Devastating Floods hit Iran

8th April 2019

Political turmoil and an increase in international sanctions have put pressure upon the people of Iran in recent months.  Now the country has been devastated by massive floods.  Jane Green considers the plight of the ordinary people of Iran in the face of natural disaster. 

As the death toll, following over two weeks of flooding in Iran, heads towards three figures, anger at the government’s handling of the crisis is becoming widespread.  Iranian President, Hassan Rouhani, and Iranian Revolutionary Guards Corps (IRGC) Commander, Mohammed Ali Jafari, have been trading accusations about the best way to handle the crisis.

Differences centre upon the demolition of a railway in Northern Iran, to allow flood waters to drain away, a tactic the IRGC initiated but one which Rouhani has said makes no impact upon the flood relief effort.  Whatever the technical merits of the argument however, there can be no doubt that the flooding, which began just after the Iranian New Year on 21st March, has been devastating for the Iranian people.

The consequences of the floods that have hit some of the most fertile provinces could be disastrous. Ten provinces where wheat and rice plantations cater for the main staple of the 80 million population and considered as the main stay of the economy have been completely inundated.

Deaths have been reported in 31 of the provinces of Iran with the city of Shiraz being especially badly hit.  An estimated one month’s rainfall fell in just one day, in two fifteen-minute bursts.  With the death toll rising across the country, tens of thousands have been displaced and made homeless, while thousands of roads have been blocked or washed away.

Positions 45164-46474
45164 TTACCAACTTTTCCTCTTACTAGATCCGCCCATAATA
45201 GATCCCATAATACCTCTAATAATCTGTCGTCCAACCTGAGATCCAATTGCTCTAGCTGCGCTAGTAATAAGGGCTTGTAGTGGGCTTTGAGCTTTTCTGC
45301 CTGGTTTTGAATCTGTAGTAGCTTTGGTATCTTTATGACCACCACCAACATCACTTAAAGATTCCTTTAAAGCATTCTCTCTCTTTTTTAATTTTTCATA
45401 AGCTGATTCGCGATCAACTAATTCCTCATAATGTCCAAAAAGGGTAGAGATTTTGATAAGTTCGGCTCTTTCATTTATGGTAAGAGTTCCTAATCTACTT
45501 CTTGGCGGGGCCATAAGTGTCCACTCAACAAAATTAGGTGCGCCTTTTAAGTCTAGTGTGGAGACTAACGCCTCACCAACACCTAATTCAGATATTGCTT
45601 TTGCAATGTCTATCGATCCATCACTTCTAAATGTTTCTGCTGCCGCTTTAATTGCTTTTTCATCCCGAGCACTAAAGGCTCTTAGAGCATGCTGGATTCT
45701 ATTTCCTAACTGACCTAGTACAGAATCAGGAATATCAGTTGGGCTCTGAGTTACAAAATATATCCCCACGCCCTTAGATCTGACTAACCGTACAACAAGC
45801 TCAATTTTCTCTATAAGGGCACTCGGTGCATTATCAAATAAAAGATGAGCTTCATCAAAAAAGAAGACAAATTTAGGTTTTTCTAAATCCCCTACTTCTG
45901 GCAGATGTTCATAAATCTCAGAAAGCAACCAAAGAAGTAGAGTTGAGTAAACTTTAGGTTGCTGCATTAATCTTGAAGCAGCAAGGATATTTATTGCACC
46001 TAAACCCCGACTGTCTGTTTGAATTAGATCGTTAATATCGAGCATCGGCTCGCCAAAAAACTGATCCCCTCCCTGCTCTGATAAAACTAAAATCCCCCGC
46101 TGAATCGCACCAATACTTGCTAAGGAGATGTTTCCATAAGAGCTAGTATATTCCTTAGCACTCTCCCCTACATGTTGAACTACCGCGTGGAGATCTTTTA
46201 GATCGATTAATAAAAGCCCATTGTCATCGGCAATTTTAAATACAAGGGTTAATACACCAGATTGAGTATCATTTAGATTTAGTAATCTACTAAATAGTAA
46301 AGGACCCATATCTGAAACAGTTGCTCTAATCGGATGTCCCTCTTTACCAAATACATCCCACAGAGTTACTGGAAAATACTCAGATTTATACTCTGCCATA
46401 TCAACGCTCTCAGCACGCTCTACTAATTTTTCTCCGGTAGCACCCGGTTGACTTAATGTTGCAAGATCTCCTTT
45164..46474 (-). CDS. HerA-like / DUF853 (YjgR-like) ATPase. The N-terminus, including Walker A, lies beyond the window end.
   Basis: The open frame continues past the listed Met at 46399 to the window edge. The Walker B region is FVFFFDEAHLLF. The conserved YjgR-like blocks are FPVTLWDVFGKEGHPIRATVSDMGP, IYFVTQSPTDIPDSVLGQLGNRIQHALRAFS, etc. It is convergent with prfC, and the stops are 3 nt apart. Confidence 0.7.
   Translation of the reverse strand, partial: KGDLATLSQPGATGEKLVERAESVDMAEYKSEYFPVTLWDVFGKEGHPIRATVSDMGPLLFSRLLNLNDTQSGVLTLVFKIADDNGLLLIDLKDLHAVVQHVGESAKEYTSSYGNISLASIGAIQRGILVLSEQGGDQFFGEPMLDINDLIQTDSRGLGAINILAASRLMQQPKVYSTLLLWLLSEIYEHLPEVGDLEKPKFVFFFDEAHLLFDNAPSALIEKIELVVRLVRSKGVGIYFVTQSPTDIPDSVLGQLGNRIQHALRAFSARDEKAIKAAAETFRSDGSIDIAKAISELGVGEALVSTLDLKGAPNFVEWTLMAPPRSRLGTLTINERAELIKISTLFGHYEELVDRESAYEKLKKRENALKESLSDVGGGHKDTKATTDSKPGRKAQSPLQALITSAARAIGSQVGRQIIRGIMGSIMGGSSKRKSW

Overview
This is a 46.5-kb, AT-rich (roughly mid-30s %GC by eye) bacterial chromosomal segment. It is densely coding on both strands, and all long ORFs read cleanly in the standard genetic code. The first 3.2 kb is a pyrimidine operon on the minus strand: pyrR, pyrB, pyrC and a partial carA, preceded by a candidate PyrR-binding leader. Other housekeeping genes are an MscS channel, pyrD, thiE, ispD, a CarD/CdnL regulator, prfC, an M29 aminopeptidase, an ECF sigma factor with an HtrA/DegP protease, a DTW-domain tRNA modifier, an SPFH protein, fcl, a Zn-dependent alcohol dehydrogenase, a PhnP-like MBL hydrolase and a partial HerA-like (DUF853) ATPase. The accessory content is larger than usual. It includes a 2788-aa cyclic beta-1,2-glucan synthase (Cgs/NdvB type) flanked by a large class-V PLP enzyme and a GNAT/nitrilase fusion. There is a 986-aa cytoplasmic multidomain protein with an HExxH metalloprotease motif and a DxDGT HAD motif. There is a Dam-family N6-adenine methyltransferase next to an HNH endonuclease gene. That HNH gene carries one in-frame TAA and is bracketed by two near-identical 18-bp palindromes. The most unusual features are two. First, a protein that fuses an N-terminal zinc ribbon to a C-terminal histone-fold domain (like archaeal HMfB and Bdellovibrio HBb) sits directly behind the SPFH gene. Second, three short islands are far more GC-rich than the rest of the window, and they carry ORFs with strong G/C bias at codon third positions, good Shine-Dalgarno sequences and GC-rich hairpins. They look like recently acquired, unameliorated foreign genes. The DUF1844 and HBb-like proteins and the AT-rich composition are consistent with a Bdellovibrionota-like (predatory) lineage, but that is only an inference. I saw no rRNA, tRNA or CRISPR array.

There has been widespread complaint that the relief response has been inadequate.  With thousands of people sheltering in the open, with little food or warm clothes in often rainy weather, the government as well as aid agencies have come in for severe criticism.  In the view of many, the aid effort is too small in scale and unable to cope with the acute needs of tens of thousands of people affected by the floods.

The country’s infrastructure has been devastated with an estimated 84 bridges destroyed, 141 rivers bursting their banks and around 400 landslides having been reported.  It is estimated that the damaged roads alone make up one third of Iran’s national network.  The scale of the damage has been so bad that authorities have banned foreign journalists from visiting the worst affected areas.

While the floods initially hit Golestan province in the North of the country there is increasing concern that oil rich South Western areas, such as Khuzestan, will be hit, with 70 villages already evacuated in anticipation of floods reaching that area.

Ali Asghar Peyvandi, the head of Iran’s Red Crescent, said he feared many villages in Khuzestan “will be submerged” as flood waters moved south towards the oil-rich province.

“With the possibility of dams overflowing, we have made preparations to accommodate 100,000 people,” he told state television.

Khuzestan has an extensive range of dams but officials said water was flowing into them at a rapid rate. In some cases water levels were only 70cm lower than the dam crests, they reported.

“Our dams are more than 95 percent full,” Gholamreza Shariati, governor of the province, told state TV.